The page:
Stay Even-Keeled about Things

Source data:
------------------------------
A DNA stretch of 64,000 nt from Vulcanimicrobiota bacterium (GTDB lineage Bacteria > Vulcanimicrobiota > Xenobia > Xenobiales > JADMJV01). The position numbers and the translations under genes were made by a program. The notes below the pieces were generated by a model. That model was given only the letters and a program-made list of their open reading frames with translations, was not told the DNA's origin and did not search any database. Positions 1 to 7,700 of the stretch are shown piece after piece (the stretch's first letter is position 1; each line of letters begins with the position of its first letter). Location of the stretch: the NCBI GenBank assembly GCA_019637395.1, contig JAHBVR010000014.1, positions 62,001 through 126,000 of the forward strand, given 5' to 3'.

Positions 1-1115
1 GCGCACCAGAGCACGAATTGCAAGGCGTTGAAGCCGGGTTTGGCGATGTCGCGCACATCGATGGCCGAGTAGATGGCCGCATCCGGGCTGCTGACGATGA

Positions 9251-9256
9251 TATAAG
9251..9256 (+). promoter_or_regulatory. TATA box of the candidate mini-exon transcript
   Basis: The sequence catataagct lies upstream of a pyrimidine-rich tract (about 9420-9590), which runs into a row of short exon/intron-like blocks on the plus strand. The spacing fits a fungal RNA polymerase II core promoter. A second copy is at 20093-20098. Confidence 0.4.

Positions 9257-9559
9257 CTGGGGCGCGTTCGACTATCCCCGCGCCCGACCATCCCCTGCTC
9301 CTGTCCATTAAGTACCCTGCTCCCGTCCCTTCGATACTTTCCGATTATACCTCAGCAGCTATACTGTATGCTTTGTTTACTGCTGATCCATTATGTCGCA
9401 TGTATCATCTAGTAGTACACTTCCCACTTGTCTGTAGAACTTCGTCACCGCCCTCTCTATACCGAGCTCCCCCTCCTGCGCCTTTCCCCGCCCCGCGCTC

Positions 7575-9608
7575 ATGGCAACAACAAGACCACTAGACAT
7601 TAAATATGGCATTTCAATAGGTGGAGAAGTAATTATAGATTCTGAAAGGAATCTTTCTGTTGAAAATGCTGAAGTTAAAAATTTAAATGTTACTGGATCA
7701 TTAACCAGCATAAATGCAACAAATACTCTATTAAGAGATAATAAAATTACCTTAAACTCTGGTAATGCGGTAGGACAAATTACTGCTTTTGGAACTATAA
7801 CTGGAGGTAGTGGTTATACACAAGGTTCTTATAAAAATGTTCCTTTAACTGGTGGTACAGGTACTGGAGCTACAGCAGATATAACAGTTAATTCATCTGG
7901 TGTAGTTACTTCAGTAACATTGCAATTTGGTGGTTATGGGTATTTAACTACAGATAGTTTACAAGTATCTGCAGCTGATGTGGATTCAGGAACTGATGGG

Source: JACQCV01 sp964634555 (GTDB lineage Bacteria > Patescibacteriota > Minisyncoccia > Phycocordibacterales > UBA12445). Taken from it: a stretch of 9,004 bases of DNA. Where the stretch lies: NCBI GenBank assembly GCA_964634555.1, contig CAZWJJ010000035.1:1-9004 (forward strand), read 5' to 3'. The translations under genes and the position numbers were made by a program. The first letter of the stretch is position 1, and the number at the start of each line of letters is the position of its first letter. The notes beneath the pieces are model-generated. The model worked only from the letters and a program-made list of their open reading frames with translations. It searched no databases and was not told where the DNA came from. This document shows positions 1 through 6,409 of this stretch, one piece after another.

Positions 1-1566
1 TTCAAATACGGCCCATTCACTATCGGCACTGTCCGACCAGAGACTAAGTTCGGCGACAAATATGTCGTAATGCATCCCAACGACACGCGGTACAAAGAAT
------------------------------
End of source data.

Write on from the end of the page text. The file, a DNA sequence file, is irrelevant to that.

Back when I was an English teacher, one of the things I came across in professional development as it related to classroom management was the idea of doing a “Monday-morning playback” for things that teachers encountered in the classroom that we could either pat ourselves on the back for or learn some lessons from so that we could make improvements the next time we encountered similar things.  The idea of “Monday-morning playback” is taken from sports, like football, where the coach and/or the players examine tapes from previous games (like from Sunday).  From these tapes, the coaches and players could learn what went right and what went wrong—and then apply these assessments to their practices and future games.  Like competitive athletes, we (as teachers, parents, and people who seek to always improve our practice) can learn a thing or two from our mistakes and our strengths from the past—and we can apply our expanding knowledge to future situations so that we aren’t making the same mistake too many more times than is necessary for us to “get it” and then move on and up.  One of the most important lessons we can learn in life (and in parenting, in teaching, and in any other role we find ourselves in) is to stay even-keeled about things.  As we are reflecting on something that we faced yesterday or earlier in the day, there’s a good chance that we’ll be able to find something in that space of time that we could have reacted to less, and instead we could have dialed things back a notch to just stay in the calm zone.  It doesn’t matter what is going on around us—and this is important to grasp when we are dealing with our children (or our students).  We are the ones who have control over how we handle a situation.  We know that our children (or our students) will always end up doing something that is quite infuriating—it’s the nature of dealing with children and working in an educational environment.  Kids are going to be kids.  So if we can get out in front of it and just know this, then it helps us to retain our composure (and our humor) when things happen that rock the boat of the day.    

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